small-cover The City We Became by N. K. Jemisin

The City We Became is a beautifully written love letter to New York City. It takes place in a world where major cities have human avatars that make them sentient and we pick up as five new avatars take on the different aspects of New York’s five boroughs. Together, they team up to fight “The Enemy,” a cosmic horror creature that is often used to represent gentrification. The novel balances fun and wittiness with a poignant message.

small-cover The Hellbound Heart by Clive Barker

Does anything really need to be said about The Hellbound Heart or Clive Barker at this point? I mean, who hasn’t seen Hellraiser? Blurring the lines between cosmic horror and the darker impulses of human sensation, The Hellbound Heart, drags readers to a place where the sights are so beautiful they’re grotesque, so pleasurable they hurt. While often considered more for its body horror aspects, Barker’s novella has no lack of cosmic terror threaded into its pages.

small-cover The Twisted Ones by T. Kingfisher

The Twisted Ones follows a woman, Mouse, as she cleans up her grandmother’s house and reads her step-grandfather’s journal where he recounts terrifying tales that seem to be the ramblings of a mad man. However, the more time Mouse spends at the house, the more her step-grandfather’s journal seems to be telling the truth. Allied with her lovable dog and her hippie neighbors, Mouse has to take on more than she bargained for in the woods behind the house. This book gave me toe-curling anxiety, the desire to pet a redbone coonhound and a terrifying rhyme that got stuck in my head.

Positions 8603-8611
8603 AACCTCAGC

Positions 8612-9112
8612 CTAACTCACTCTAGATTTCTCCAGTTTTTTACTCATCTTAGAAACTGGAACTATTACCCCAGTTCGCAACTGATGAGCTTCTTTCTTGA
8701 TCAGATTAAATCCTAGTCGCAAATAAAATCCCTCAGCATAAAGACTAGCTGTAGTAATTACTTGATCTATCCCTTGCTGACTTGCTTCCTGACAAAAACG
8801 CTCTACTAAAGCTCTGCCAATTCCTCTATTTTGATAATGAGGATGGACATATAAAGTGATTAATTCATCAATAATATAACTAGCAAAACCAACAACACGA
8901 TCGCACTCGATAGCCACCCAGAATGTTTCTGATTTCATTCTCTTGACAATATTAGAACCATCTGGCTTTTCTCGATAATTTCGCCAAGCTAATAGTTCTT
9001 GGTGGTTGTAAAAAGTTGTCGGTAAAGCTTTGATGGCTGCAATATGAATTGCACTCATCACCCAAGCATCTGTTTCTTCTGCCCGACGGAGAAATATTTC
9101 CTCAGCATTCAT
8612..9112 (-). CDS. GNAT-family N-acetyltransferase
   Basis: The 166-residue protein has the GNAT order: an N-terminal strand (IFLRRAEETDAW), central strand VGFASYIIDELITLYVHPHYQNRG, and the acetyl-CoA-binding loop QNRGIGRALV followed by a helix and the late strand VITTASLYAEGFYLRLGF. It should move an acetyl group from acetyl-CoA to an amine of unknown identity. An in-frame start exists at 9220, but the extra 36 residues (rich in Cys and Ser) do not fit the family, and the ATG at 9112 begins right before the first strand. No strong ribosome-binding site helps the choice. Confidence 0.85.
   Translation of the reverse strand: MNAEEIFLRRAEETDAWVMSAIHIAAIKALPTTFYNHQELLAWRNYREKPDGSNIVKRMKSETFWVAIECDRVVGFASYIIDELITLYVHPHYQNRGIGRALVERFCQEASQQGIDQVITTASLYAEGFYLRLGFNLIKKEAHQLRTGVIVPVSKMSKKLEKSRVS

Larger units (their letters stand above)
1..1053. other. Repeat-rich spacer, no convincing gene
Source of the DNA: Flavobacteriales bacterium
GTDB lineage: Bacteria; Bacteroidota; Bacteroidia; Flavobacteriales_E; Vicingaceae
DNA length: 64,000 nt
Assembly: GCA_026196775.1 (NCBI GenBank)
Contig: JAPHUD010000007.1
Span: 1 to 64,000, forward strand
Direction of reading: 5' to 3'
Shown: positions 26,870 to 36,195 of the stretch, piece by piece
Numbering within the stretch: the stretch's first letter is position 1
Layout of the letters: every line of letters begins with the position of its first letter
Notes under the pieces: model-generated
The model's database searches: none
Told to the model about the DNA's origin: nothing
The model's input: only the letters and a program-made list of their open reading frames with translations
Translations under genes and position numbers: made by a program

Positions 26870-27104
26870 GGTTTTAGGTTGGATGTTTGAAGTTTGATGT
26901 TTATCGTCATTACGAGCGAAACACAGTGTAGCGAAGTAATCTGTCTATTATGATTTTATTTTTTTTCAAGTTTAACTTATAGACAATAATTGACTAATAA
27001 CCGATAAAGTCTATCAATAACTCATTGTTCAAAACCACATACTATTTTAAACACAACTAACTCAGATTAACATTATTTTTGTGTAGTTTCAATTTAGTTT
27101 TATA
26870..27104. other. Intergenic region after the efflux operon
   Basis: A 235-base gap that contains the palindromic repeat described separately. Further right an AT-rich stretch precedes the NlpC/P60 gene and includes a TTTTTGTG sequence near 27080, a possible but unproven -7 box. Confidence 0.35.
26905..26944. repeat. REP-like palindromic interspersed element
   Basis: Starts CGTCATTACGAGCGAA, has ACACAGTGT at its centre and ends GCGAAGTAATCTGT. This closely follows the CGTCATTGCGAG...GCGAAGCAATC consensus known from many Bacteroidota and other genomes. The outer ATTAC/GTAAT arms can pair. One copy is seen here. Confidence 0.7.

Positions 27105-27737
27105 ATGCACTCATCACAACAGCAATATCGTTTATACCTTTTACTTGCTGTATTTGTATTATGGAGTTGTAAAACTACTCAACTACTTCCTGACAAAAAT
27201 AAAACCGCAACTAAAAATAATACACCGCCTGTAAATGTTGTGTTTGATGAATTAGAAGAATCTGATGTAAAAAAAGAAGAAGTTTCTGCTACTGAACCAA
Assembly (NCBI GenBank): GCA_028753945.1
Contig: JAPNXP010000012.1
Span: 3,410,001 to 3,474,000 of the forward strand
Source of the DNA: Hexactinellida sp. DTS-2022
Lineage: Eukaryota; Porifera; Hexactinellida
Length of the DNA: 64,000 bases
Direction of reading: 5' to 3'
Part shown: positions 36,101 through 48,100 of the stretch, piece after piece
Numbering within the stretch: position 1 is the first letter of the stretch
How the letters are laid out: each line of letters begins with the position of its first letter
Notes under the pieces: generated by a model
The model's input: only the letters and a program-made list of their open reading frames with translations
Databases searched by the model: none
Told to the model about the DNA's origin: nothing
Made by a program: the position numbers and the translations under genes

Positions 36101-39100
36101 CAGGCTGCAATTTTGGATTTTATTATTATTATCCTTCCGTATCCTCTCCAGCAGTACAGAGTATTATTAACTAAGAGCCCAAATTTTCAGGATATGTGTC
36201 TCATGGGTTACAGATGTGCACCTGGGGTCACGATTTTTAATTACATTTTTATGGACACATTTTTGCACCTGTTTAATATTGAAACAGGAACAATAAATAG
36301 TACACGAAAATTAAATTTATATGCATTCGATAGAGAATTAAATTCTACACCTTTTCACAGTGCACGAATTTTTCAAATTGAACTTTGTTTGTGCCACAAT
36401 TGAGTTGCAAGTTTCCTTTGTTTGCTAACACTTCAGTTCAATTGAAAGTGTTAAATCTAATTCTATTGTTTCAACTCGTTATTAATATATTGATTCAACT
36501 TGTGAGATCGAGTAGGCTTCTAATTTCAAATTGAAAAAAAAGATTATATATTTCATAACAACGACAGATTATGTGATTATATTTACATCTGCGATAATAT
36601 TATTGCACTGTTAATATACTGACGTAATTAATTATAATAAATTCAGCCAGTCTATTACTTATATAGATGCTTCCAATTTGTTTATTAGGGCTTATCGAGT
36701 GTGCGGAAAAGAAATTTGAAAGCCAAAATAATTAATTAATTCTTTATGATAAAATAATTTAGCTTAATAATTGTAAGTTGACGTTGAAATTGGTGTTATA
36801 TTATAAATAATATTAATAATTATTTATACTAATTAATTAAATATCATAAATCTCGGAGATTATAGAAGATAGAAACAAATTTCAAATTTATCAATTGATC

small-cover Meddling Kids by Edgar Cantero

Scooby Doo, but make it cosmic horror. Meddling Kids captures the engaging mystery hunting vibe and comedic aspects of everyone's favorite crime solving teenagers, but blends in the true horror and lasting trauma that comes about with being thrust into dark situations at a young age – and facing down an eldritch horror in the process. If you want to combine nostalgia and an insatiable hunger for the existential, check it out!

As you can see, even just this small sampling is full of unique visions and new ideas. But there are so many more authors in the field you're probably missing out on. That's why Stephanie Pearre and I decided to create an anthology of stories exactly like these. If you like what's on this list, and want to make sure more cosmic horror from diverse creators is available to the reading public, please support the Kickstarter for Beyond the Bounds of Infinity.


About the Authors
Vaughn A. Jackson writes under the speculative fiction umbrella, often blending elements of fantasy, science fiction, and horror. He is an Affiliate Member of the Horror Writers' Association, and is the author of two novels: UP FROM THE DEEP and TOUCHED BY SHADOWS.

When he isn't writing, Vaughn is probably playing video games, watching bad (read: great) science fiction movies, or trying frantically to keep up the guise of being an adult. You can find Vaughn screaming into the void @Blaximillion on Twitter or posting photos of whatever tickles his fancy on Instagram @blaximillon_author.

Stephanie Pearre is the co-chair of the HWA Maryland Chapter and is an Affiliate Member of the Horror Writers Association. While she is currently working on her first novella, she also enjoys writing short stories and poetry. Her true passion lies in supporting independent authors and publishers, and hopes to become a consistent editor in the future. She lives with her fiancé, two adorable cats, and an equally adorable dog.

Horror DNA would like to thank Vaughn and Stephanie for this great list! Make sure you visit the Kickstarter page to pledge!

This page includes affiliate links where Horror DNA may receive a small commission at no extra cost to you.